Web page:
All movies take liberties, even the seemingly more legitimate productions that play a two-week stint in the hipster arthouses before graduating to a wider release in the suburban cineplexes. But for the most part, Darkest Hour is faithful to history and Churchill’s reputation and his genius. The film is a testament to Churchill in his earliest days as Britain’s savior while simultaneously serving as a testament to Gary Oldman in perhaps the penultimate performance in his storied career. And maybe, just maybe, Darkest Hour is the story of how a man who smokes cigars and drinks all day will always prevail over fascists and Nazis. At least I like to think so. I urge you to see Darkest Hour. Be prepared to then feel an overwhelming desire to sequester yourself in your favorite spot with a glass of whiskey and a fine cigar. As always, The Doctor wishes you all a clean bill of health.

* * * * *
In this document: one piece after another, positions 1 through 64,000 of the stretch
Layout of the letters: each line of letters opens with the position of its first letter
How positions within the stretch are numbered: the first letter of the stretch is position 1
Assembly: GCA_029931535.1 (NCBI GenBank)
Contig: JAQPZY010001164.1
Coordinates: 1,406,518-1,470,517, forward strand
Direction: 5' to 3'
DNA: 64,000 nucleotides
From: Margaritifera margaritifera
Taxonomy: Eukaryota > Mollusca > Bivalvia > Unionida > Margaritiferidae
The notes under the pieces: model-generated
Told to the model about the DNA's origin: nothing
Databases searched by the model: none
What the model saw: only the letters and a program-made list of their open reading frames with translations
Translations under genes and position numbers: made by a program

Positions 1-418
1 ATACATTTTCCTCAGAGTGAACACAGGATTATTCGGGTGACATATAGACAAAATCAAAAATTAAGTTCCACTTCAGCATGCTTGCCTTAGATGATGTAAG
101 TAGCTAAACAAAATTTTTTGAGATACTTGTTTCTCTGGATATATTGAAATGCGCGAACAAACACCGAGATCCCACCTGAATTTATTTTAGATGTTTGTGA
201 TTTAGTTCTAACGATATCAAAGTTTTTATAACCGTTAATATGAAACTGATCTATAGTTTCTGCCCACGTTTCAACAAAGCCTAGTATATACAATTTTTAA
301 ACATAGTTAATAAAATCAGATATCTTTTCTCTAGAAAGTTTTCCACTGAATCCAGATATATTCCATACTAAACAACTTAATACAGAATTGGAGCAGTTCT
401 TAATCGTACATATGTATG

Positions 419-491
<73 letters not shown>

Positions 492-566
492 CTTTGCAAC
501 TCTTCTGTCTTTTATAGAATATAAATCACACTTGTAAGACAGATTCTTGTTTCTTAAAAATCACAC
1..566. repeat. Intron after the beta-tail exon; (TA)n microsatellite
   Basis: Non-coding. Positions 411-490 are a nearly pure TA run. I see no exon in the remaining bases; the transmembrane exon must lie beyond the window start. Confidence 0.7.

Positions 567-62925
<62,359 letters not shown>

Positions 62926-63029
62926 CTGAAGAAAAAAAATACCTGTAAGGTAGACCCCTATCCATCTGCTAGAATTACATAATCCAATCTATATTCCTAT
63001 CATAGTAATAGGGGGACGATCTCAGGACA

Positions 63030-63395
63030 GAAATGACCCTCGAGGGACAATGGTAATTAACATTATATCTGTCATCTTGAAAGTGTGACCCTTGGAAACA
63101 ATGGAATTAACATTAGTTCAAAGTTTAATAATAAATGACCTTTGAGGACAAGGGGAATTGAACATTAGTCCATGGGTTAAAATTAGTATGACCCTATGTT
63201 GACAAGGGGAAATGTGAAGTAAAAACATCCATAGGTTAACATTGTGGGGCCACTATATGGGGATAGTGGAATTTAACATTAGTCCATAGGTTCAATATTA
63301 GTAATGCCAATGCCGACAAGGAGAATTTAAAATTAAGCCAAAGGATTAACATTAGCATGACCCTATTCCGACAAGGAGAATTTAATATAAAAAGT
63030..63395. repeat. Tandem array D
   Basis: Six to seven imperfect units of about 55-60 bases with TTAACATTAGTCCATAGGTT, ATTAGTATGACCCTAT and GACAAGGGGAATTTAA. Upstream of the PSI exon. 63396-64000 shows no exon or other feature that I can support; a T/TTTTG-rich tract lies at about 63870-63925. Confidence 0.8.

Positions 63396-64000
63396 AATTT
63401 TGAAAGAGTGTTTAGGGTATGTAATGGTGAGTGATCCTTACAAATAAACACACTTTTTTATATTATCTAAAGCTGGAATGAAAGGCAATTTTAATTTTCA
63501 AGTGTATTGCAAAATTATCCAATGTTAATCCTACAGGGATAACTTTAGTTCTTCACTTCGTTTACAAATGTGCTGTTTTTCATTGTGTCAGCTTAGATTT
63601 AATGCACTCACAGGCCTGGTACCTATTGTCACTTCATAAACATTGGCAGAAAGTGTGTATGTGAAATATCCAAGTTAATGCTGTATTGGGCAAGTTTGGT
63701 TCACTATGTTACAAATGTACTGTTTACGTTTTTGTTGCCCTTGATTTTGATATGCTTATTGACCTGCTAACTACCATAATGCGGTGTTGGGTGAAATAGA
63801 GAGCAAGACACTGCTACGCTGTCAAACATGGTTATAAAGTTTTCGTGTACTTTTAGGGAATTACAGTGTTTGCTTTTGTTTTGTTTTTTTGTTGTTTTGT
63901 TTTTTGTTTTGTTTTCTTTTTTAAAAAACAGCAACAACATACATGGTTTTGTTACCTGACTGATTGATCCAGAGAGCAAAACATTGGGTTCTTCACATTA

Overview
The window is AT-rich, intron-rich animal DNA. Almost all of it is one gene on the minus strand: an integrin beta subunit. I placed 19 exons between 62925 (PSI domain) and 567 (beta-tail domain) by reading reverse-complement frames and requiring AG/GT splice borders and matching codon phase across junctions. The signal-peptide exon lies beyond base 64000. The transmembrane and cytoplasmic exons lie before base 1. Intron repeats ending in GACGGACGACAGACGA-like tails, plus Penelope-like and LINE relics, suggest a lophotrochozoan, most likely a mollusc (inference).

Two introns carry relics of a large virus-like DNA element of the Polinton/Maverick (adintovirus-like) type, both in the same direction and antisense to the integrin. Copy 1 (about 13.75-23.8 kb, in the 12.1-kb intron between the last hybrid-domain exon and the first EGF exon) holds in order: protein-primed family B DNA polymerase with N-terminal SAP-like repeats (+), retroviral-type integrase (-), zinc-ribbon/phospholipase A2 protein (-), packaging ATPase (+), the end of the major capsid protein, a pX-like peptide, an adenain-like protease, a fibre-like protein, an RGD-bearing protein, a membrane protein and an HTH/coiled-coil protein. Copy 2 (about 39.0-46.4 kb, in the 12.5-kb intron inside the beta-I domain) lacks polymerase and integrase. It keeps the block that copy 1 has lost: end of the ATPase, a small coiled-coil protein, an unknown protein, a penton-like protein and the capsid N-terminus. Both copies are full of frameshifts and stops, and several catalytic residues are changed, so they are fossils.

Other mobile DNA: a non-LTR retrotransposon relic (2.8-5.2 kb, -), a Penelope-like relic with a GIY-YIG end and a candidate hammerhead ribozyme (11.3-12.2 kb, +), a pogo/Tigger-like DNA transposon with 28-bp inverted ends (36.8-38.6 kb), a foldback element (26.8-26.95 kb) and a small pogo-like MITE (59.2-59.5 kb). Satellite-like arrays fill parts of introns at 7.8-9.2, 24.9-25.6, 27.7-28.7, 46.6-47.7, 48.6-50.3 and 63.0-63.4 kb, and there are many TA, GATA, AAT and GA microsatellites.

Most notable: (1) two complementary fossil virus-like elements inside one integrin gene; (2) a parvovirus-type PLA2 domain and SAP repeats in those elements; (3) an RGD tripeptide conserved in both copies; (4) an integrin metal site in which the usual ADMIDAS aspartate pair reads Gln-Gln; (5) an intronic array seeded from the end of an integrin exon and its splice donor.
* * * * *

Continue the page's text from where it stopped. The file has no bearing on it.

Appendix: Instructions for making a martini, Winston Churchill-style:
1. Chill a cocktail glass; light cigar (preferably your favorite Churchill size)
2. Spear an olive with a toothpick
3. Pour gin into cocktail glass and garnish drink with olive
4. In place of vermouth, wave glass in general direction of France (or Italy, who cares)
5. Consume; repeat as needed
“I have taken more out of alcohol than alcohol has taken out of me.” Winston Churchill